OT Week is a time to celebrate our amazing Occupational Therapists and the work they do. It is also a time to educate the wider community on the benefits of OT in health and wellbeing. This year’s theme of participation, inclusion and independence celebrates the role OTs play in supporting people of all abilities to engage in activities they find meaningful.
Occupational Therapy is such an important part of care and support at ParaQuad. We asked one of our OTs, Jason Lowe, about his experience working with clients and supporting individuals on their OT journey.
When it comes to your clients, what do you believe the benefits of active participation are? (Mentally, physically, emotionally?)
In my mind, the most central part of being an OT is to empower people to be an active participant in their own lives and to have control over what they do, how they do it and when they do it. Therefore, I don’t believe that I should be answering this for any of my clients.
As a father of 2 living an active life, I can only imagine what it’s like when I can assist someone with a spinal cord injury to be able to:
- Sit without pain
- Carry their baby
- Chase their kids the park
- Walk their dog
- Support a young adult move out of their parent’s home
- Go to the footy and order a drink at the bar
- Change the channel on their TV
- Play golf!
- Represent their country playing the sport of their choice
These are all goals I’ve assisted people with an SCI achieve that they didn’t know was possible! I’ll let them tell you how that makes them feel!
Can you tell us about an experience where the ability to participate in engaging activities has boosted a client’s self-esteem and help reach their goals.
I have a client who had been using her first powered wheelchair for ten years. When it was time for a new wheelchair she didn’t want to change. However, in the ten years since acquiring her first wheelchair she had become a mother. With a toddler in tow, she needed more from her wheelchair including:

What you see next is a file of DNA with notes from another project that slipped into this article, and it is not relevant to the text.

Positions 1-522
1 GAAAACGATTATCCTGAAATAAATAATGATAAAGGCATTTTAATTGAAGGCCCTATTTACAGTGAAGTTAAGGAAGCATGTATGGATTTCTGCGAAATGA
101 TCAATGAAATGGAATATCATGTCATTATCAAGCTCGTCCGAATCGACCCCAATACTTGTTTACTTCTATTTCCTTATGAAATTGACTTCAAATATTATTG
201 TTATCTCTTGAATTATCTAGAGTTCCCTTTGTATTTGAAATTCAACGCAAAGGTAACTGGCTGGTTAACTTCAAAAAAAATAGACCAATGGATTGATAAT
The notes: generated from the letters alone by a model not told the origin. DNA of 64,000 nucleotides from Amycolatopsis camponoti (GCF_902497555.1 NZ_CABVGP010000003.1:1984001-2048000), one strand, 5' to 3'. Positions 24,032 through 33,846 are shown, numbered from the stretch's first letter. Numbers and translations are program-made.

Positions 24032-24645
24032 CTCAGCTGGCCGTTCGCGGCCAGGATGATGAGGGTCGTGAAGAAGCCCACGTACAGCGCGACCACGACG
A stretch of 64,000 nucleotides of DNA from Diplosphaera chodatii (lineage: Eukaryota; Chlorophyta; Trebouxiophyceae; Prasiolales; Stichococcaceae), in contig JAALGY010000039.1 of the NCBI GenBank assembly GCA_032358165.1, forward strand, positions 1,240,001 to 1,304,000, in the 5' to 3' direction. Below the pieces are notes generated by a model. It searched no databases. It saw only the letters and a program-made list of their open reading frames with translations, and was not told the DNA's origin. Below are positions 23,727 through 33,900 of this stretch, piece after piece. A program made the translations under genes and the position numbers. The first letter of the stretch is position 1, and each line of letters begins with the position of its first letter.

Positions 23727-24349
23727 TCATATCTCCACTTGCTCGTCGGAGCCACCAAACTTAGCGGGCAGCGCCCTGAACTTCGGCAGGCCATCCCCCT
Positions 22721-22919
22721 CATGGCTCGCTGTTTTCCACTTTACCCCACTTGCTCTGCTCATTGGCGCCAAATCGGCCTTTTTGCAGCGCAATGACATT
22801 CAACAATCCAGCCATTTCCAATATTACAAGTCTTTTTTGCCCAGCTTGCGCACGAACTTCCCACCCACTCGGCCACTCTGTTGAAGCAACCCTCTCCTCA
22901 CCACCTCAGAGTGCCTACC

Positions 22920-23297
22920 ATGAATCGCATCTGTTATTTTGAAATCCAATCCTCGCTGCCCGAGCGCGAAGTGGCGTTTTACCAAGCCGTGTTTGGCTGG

- Chasing her child in the park on the grass
- Going up steeper slopes
- Raising the seat to better keep an eye on her child at the park
- Giving her mum a hug from a height and look her in the eye
- Rising to the national anthem and ordering a drink at the footy!
She didn’t know that she could do these things until it was suggested, assessed and successfully trialled and proven. They’re now things she says she can’t live without!
How important is an inclusive community in facilitating a sense of belonging in your clients? Could you share a time when you’ve experienced the positive influence of inclusion in a client’s journey.
So important! I’m currently working with a young person whose goal is to move out of home in the next 2-5 years. I’ve known her for 10 years in various capacities and it’s great to be supporting her on her journey. Our work currently includes, planning shopping, preparing meals and drinks, community transport and organising her carers to come at least a week in advance of when she needs them. She currently relies on her Mum to think of all of these things.